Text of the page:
Donald Trump has widened his lead in the polls one day ahead of the Michigan Republican primary, while Florida Sen. Marco Rubio has tanked to last place. Trump now has an average 19-point lead on the PPD average of polls, with the latest three showing 19%, 15% and 22% margins. Texas Sen. Ted Cruz (20%) and Ohio Gov. John Kasich (19.8%) have overtaken Rubio (13.4%), who has fallen from a high of 21%.
“We continue to see Mr. Trump benefit from winning the last seven months of debate. His support is stronger, firmer, and more fundamental,” said PPD’s senior political analyst Richard Baris. “Voters in Michigan, as with most of the country, agree with The Donald on the issues and find him to be the most effective candidate on the issues and against the machine.”
“Marco Rubio did himself no favors getting into the mud and attacking the frontrunner. That’s not who he is. That’s who they [donors] want him to be and voters are on to him.”
Baris points to the number of voters who say they have decided on their candidate. In the latest FOX 2/Detroit Poll, which was conducted by Mitchell Research, voters are firming up on their support across the board, but Trump (87%) is ahead of the other candidates in the percentage that say they are “definitely” voting for their candidate. Cruz (76%), Kasich (74%), and Rubio (73%) follow Trump.
In an outsider election, it’s noteworthy that voters in the CBS News/YouGov Poll said Mr. Trump (70% to 30%) is most likely to do “what voters want” rather than “what big donors want.” Even Sen. Cruz, the runner up at 53% to 47%, is no where near the frontrunner, who has a smaller 15% overall lead. The same poll, if it holds, has some more good news for the leader inside the numbers.
Mr. Trump is most trusted on every single issue, and a whopping 70% say they agree with his proposed temporary ban on immigration from Muslim countries. Worth noting, the Wolverine State has the only majority Muslim town in the country and a large bloc in other areas.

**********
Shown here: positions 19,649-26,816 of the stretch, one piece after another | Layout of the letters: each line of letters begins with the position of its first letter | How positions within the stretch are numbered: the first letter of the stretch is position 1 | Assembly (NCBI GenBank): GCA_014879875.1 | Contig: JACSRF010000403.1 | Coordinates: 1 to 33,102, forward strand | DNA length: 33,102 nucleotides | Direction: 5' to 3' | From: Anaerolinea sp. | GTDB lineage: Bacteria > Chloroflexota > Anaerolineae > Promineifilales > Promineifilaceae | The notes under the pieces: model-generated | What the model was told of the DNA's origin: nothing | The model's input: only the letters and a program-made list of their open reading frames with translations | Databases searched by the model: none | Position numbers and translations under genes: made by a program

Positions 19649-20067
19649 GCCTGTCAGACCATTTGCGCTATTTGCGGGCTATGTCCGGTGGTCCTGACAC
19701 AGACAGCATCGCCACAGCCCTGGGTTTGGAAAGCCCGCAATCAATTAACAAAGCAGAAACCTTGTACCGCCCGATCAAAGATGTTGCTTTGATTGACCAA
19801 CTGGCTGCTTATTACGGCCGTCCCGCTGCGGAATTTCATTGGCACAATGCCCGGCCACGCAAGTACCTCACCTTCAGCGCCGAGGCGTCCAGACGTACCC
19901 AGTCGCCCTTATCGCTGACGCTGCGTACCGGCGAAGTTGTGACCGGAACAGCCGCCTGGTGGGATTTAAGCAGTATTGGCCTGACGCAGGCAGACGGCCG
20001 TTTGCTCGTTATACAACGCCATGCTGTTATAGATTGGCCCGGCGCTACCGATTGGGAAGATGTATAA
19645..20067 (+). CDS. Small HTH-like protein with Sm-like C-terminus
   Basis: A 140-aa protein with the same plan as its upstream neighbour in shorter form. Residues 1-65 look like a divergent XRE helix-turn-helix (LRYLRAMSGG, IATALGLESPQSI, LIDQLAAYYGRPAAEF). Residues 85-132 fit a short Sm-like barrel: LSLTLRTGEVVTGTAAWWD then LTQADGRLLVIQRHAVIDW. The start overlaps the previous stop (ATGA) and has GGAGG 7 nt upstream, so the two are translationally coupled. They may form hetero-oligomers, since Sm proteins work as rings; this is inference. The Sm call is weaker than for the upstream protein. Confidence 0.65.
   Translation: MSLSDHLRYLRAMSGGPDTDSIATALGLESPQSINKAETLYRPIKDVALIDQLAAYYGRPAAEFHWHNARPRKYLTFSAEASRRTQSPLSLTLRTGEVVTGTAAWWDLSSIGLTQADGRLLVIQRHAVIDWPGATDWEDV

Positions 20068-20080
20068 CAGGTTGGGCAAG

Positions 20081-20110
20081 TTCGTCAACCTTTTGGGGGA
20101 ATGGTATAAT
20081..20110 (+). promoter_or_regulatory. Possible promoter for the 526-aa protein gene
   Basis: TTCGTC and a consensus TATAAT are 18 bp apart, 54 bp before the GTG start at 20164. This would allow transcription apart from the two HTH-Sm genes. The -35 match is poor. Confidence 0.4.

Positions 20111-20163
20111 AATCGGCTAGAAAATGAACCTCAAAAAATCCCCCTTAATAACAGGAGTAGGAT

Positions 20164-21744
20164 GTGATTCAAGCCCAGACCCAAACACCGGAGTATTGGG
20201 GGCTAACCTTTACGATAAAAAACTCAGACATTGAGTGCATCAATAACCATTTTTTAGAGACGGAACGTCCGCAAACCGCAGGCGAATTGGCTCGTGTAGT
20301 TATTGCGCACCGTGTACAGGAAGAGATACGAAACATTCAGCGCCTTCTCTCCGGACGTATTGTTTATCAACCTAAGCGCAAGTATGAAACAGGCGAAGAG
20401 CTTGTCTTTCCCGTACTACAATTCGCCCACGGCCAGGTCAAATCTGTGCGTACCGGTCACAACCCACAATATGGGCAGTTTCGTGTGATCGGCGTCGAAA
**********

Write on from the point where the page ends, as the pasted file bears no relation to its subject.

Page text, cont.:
Meanwhile, Gov, Kasich is the candidate most seen as honest and trustworthy on average, with 74% saying so in the CBC News/YouGov Poll, while the other candidates are more mixed. Dr. Ben Carson, who was previously the most well-like candidate, left the race last week and had a mixed impact on the race. The FOX 2/Detroit Poll found Mr. Trump gobbling up a disproportionately large share of Carson’s voters (46%), while they split between him and Sen. Cruz in the NBC/WSJ/Marist Poll.
The NBC/WSJ/Marist Poll, which has been less favorable to Mr. Trump overall juxtaposed to other polls, found The Donald holding a 20-point lead over his closest rival Sen. Cruz at 22%. Cruz has been as high as 24% in the latest surveys and has built a stronger-than-believed organization in the state. Still, if we remove what clearly appears to be the outlier American Research Group (ARG) Poll, which we did not for the aggregate, Mr. Trump is now at an average 40.7%. If his support holds, or even slightly falls, it would be bad news for the other candidates moving forward, particularly Gov. Kasich.
The Michigan contest will give us enormous insight into the upcoming Ohio Republican primary, a winner-take-all and 66-delegate-rich contest that also happens to be Gov. Kasich’s home state. If Trump is as strong among rustbelt, working-class voters in Michigan, it will bode bad for the governor in various districts in the Buckeye State.
Mr. Trump leads in nearly all demographic groups going forward–including men, women, evangelical Christians, non-evangelicals, and every ideology except for “very” conservative. Sen. Cruz holds a slight advantage among the latter demographic. Interestingly, though not really surprisingly, Catholics strongly support Mr. Trump by a wide margin, despite the controversy with Pope Francis over immigration.
“The precipitous drop of Sen Rubio and rise of Sen. Cruz at this point in the game makes it more difficult to stop the frontrunner. By the time the contest gets to Florida, Sen. Rubio’s strength is likely to have weakened badly,” said Baris. “Mr. Trump doesn’t want to I’m sure, but he can actually lose Ohio to Gov. Kasich and still win a majority of delegates with fewer people in the race if he splits March 15 and wins the Sunshine State.”